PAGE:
Story published June 2016
Bruce Kornreich is now the Director of Cornell’s Feline Health Center. 2020 Update.
UPDATE 2017, Cornell Small Animal Hospital stopped declawing.
I’m shocked and appalled at Bruce Kornreich, the Ass. Director of the Cornell Feline Health Center’s comment about declawing in this 2016 news story.
Here’s an excerpt from a story in the Ithaca Voice,
Bruce Kornreich, the associate director of the Cornell Feline Health Center, said that declawing is a legitimate medical procedure that should be used as a last resort for destructive cats.
“Declawing shouldn’t be the first or even the second option, but it is the best option if everything else has been tried,” said Kornreich. He noted that veterinarians have a professional duty to educate pet owners about non-surgical alternatives to managing cats’ scratching behaviors, some of which are offered by the SPCA of Tompkins County.
Though he declined to comment on the pending legislation, Kornreich pushed back against activists’ claim that declawing is painful and unsafe.
“It might cause some degree of discomfort, but that is expected of all surgical procedures,” said Kornreich. He said that the vast majority of declawed cats recover from post-operative complications.
Full story Story
“Declawing MIGHT CAUSE SOME DEGREE OF DISCOMFORT but that is expected of all surgical procedures.” Bruce Kornreich Cornell Feline Health Center Associate Director.
Of course he declined to comment on the pending legislation.
Do you remember back in 2007 on what Cornell told the lawyer in charge of deciding where Rhoda A Hogan’s $125,000 bequest should go after they put out a slick and impressive proposal about how they were going to honor Mrs Hogan’s wishes?
“An organization to be used to publicize and educate the public about the cruel effect of de-clawing cats and to support legislation forbidding it,” Rhoda Hogan
This is what Cornell said to Mrs Hogan’s lawyer so that they would win this bequest over two other organizations that would have supported legislation to end declawing AND worked really really hard to help end it.
In a proposal letter dated January 3, 2007 addressed to Attorney Fred Hall, the Cornell Feline Health Center stated: “Legislation that would forbid declawing is unlikely to become a reality but we’ve discovered that, with proper training, cats rarely require the procedure.”
“Should the Center be a recipient of Ms. Hogan’s estate, we will use a portion to create an online educational video that discusses destructive scratching and ways to prevent it. Web-based videos have the potential to reach tens of thousands of cat owners yearly, and if the methods to be described in the video are utilized, hundreds of thousands of cats are likely to avoid declawing.”
Do you know what causes a big degree of discomfort Bruce Kornreich?
The fact that your organization took Rhoda A Hogan’s $125,000 bequest in 2007 and only made 6 short videos that cost around $200 to make. I asked Cornell’s communication director if she could tell me if they did more educational material so that I could share it to my thousands of followers to help do what Rhoda Hogan wanted and spread awareness about declawing but Cornell didn’t want to give up that top secret information. She said they would be happy to tell “the estate” but the estate is closed and Mrs Hogan has no family left.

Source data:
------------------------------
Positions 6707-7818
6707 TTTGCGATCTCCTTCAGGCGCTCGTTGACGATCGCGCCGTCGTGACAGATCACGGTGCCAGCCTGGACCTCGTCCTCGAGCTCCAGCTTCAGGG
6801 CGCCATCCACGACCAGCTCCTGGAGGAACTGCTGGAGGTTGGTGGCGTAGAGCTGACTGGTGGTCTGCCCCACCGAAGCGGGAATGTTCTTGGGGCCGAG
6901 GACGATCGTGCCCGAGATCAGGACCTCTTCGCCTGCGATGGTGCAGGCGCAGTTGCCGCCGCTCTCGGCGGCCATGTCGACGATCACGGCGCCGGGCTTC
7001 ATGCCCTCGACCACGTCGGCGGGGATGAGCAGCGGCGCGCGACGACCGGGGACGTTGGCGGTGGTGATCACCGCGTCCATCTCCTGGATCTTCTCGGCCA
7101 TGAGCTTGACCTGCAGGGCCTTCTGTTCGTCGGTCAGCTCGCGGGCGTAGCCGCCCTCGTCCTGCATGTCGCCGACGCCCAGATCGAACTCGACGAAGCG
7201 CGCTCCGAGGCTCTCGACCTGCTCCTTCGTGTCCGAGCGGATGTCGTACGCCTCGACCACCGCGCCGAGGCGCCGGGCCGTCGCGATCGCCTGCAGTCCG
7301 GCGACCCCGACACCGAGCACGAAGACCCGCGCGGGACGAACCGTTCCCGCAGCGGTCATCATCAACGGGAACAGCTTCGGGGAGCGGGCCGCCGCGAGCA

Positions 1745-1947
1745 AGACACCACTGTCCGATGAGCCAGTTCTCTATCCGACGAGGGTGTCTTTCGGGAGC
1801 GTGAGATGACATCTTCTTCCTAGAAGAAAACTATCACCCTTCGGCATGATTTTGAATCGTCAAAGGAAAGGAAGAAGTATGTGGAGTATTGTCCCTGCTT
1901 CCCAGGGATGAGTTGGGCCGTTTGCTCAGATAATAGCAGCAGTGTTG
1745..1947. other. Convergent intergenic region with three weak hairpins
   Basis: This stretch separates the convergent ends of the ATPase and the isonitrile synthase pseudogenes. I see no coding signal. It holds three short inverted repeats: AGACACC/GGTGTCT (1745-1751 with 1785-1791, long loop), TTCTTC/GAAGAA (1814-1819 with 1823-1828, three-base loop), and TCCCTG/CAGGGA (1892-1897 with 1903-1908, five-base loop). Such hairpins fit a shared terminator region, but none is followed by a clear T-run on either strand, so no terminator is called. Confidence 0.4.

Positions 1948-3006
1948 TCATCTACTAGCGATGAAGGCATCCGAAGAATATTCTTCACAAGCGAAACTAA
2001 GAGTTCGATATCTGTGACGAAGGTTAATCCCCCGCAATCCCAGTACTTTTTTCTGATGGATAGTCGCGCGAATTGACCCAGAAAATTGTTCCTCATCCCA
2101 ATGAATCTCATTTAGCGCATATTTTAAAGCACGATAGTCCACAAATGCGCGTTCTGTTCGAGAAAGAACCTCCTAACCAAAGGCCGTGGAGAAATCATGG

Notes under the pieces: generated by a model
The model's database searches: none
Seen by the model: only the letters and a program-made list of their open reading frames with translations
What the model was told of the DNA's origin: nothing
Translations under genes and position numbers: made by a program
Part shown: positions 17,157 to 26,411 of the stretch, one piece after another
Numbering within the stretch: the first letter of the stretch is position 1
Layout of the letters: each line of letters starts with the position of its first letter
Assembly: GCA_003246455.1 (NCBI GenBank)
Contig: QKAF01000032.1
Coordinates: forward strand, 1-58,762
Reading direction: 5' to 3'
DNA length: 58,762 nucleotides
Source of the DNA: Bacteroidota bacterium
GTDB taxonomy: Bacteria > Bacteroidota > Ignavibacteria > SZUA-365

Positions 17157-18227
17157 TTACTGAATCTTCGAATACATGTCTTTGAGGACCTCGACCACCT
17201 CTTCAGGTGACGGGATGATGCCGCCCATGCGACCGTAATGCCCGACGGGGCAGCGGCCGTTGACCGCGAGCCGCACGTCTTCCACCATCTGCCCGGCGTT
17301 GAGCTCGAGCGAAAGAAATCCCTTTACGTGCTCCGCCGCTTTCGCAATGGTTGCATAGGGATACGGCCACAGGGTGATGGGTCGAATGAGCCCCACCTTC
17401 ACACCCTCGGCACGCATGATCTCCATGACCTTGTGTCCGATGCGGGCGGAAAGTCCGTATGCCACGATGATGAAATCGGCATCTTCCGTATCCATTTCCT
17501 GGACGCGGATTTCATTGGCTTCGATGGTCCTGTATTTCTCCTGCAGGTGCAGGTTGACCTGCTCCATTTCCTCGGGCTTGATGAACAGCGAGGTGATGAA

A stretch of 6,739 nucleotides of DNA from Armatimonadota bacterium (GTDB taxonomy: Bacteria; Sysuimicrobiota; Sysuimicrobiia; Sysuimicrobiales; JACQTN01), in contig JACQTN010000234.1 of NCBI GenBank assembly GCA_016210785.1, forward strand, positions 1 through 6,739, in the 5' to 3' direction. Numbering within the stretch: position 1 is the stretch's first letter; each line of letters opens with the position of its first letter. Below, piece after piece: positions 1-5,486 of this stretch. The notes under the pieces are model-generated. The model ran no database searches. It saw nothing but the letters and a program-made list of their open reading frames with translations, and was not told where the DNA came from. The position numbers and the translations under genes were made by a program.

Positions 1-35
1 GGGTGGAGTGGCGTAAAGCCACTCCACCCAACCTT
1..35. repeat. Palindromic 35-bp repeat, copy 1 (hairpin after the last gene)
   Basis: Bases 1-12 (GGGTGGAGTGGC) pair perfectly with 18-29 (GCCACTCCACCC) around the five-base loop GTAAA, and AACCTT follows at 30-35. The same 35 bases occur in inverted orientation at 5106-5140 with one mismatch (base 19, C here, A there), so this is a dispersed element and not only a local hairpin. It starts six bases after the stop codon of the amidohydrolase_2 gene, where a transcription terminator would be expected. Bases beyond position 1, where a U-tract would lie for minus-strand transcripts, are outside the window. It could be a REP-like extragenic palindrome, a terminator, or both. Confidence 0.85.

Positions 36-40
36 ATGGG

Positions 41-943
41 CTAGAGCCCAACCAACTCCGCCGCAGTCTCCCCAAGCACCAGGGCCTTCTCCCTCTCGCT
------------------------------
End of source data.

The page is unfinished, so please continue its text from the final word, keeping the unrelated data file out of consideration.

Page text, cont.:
You know what causes a big degree of discomfort Mr Kornreich? The fact that Cornell was not committed to ending declawing by already having a defeatist attitude about legislation that would end declawing in your statement in 2007 to Mrs Hogan’s lawyer, “Legislation that would forbid declawing is unlikely to become a reality but we’ve discovered that, with proper training, cats rarely require the procedure.”
Mr Kornreich, cats NEVER require the procedure but the sad fact is that 25-40% of cats in America are declawed and that’s around 2 million cats!
You know what causes a big degree of discomfort Bruce is that your former veterinarian, J Korich said she used Mrs Hogan’s $100,000 bequest for a “study” about scratching behavior in cats. As it turns out, it wasn’t a “study” and was just those 6 short videos of common knowledge that your cat behaviorist put together and was paid a few hundred dollars for writing the material in them and starring in them. Why are you hiding what you did with Mrs Hogan’s money?
UPDATE. CORNELL’S ANIMAL HOSPITAL STOPPED DECLAWING CATS IN 2017.
You know what causes a big degree of discomfort is knowing that when a cat owner calls up your animal hospital in June of 2016, to get their cat declawed and ask will your cat be ok after having its toes amputated by Dr McConkey, the head of the “soft tissue service” , they tell you that she is a board certified doctor and is really good at that procedure. They tell you that you have to book an exam first that is included in the $515 price for the declaw and it is to check if your cat is healthy enough for the amputation surgery and the only times the declaw wouldn’t be done would be if your cat has a skin infection or something like a cardio issue.
Cornell employees that make the appointments for cat owners say that they use the laser and there wasn’t one mention of humane alternatives or that declawing isn’t good for a cat when the cat owners ask if their cats will be ok from the amputations. They just say that your cat will have a 2 night stay and that’s included in the $515.
If you want to be shocked and appalled at what happened to Rhoda A Hogan’s large gift please read this story. Cornell’s Big FU to Rhoda Hogan’s bequest
You know if this had to do with anything other than cats, it would be on 60 minutes or the front page of the New York Times.
Then it just might give Cornell “some degree of discomfort.”
Here is their soft tissue expert and the first service offered is the toe amputations.